Nature and Science
Broad beech fern

(photo by G. Quine)

Ferns are vascular plants that reproduce in a very unique way. Reproduction is achieved using spores rather than seeds. Spores are usually produced on the underside of leaves in tiny capsules called sporangia. If a fern spore lands on moist soil or another suitable moist place, it germinates. The spore sends out a short tube that divides and grows small, green, flat, heart-shaped gametophyte. This gametophye is the fern's sexual stage and it lacks any true roots, stems, or leaves. Either male (sperm) or female (eggs) sex organs will develop on its underside. The sperm will then swim through a thin film of water to fertilize the egg. This fertilized egg will eventually form leaves and roots, becoming a new plant. This new plant is called the sporophyte and is the stage most commonly seen. Allies of ferns, which include horsetails and club mosses, reproduce in a similar manner.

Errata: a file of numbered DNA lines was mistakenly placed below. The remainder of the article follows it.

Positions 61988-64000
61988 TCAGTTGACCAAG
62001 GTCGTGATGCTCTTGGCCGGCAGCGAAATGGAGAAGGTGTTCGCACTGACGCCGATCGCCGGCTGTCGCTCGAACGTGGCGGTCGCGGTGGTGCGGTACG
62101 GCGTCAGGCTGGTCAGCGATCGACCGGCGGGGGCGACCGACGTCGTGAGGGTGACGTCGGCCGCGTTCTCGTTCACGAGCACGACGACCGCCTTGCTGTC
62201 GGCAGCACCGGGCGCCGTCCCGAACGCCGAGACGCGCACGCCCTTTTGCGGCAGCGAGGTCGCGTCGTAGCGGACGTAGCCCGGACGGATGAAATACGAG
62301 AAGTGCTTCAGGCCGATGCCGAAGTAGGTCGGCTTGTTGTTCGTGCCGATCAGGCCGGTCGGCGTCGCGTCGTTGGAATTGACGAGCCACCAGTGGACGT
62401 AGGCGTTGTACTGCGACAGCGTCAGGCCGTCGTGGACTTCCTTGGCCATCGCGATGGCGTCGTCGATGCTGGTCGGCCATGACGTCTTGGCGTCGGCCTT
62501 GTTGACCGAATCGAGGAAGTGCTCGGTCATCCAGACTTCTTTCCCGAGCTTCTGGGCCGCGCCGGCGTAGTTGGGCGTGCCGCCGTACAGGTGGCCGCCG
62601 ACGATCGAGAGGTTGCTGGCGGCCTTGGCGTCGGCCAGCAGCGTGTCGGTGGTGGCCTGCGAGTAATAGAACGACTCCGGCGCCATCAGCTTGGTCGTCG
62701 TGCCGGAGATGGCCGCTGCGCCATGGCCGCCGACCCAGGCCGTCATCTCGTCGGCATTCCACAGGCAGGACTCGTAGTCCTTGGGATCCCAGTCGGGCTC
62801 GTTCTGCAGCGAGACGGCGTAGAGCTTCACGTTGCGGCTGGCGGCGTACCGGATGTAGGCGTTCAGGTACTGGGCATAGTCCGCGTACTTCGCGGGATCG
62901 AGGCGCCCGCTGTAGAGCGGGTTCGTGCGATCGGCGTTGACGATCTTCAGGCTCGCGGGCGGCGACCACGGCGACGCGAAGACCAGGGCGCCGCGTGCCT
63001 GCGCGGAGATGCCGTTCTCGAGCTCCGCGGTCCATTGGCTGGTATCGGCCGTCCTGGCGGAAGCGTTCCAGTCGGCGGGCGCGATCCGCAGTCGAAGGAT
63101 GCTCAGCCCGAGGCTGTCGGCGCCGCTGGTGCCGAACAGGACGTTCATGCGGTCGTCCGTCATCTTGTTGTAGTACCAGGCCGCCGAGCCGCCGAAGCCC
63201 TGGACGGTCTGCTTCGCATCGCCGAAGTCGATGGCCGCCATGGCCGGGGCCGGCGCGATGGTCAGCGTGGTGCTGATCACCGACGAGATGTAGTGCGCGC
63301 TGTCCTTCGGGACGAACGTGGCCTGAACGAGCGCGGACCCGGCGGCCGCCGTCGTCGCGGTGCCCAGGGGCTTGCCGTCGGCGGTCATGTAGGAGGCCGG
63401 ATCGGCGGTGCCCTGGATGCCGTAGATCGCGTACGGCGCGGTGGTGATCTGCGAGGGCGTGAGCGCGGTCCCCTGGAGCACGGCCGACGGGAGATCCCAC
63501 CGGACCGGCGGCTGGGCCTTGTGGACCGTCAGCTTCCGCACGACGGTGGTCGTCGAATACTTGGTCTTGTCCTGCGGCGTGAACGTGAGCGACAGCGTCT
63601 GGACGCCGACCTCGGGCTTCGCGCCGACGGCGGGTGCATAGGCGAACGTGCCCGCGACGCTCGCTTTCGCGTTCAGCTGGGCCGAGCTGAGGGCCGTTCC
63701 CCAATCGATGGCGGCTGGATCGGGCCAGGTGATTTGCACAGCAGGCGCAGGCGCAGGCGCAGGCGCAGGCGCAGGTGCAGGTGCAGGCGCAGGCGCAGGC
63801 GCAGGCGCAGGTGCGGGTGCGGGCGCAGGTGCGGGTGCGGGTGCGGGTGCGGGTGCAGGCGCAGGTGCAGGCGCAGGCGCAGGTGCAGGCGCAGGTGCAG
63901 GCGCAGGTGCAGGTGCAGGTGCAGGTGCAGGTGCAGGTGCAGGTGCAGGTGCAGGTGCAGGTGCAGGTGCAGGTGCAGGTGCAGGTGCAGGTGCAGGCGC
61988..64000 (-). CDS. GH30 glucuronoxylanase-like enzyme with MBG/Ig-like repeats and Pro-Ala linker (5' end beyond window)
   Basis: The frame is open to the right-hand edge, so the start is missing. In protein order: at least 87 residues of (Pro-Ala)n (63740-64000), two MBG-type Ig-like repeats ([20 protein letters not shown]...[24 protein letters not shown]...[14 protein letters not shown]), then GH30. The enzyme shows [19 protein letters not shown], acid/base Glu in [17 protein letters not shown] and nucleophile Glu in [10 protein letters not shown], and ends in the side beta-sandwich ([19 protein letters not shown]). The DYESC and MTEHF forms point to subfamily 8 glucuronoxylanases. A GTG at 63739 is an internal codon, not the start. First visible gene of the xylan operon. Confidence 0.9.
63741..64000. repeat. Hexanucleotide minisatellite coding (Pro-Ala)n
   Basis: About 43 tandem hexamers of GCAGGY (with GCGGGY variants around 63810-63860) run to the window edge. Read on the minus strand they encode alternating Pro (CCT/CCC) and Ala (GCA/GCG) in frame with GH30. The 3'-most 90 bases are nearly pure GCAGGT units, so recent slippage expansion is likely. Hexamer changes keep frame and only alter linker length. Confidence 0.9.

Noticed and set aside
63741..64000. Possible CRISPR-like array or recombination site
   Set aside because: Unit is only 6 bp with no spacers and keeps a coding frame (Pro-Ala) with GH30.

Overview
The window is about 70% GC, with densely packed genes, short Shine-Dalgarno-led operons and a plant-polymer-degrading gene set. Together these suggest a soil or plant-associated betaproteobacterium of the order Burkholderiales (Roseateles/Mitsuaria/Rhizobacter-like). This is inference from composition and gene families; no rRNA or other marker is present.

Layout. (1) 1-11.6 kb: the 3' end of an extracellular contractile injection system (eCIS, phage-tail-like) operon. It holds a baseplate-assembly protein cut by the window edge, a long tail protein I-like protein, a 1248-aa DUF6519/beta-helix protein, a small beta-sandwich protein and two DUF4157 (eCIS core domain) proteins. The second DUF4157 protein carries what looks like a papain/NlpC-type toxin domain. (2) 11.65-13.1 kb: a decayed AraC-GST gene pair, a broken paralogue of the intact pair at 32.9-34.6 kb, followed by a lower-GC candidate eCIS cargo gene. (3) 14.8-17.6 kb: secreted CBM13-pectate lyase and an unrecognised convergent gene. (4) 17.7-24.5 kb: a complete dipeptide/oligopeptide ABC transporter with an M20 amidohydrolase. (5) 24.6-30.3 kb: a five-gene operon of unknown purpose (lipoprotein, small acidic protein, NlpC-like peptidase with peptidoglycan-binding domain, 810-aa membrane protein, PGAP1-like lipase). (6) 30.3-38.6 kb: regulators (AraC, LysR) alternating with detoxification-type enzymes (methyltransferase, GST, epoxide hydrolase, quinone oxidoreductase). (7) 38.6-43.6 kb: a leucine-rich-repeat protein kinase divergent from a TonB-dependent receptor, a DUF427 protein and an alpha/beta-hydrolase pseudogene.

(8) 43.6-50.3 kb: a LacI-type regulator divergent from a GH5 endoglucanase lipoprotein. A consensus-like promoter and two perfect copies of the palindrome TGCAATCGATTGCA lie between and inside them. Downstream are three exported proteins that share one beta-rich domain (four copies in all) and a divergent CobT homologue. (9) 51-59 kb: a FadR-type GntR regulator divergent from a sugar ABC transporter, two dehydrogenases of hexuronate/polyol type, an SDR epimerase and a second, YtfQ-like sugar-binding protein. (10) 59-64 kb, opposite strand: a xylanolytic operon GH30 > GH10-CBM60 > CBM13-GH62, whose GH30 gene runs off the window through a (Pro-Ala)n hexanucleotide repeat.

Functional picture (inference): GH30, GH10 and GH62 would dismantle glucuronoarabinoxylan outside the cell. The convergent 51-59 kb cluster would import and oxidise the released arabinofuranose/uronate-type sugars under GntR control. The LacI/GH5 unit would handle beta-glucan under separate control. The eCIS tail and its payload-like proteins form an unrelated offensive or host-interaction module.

Over 33 different species of fern have been reported to exist in Catoctin Mountain Park. Types of ferns in the park include northern maidenhair fern, ebony spleenwort, maidenhair spleenwort, lady fern, northeastern lady fern, silvery athyrium, cutleaf grape fern, matricary grape fern, rattlesnake fern, walking fern, common bladder fern, hay-scented fern, crested shield fern, Goldie's fern, marginal shield fern, spinulose fern, sensitive fern, southern adders tounge, cinnamon fern, interrupted fern, royal fern, rock cap fern, christmas fern, bracken fern, broad beech fern, New York fern, blunt-lobed woodsia, and chain fern. Please remember that it is illegal to collect ferns in the park.

Last updated: April 10, 2015

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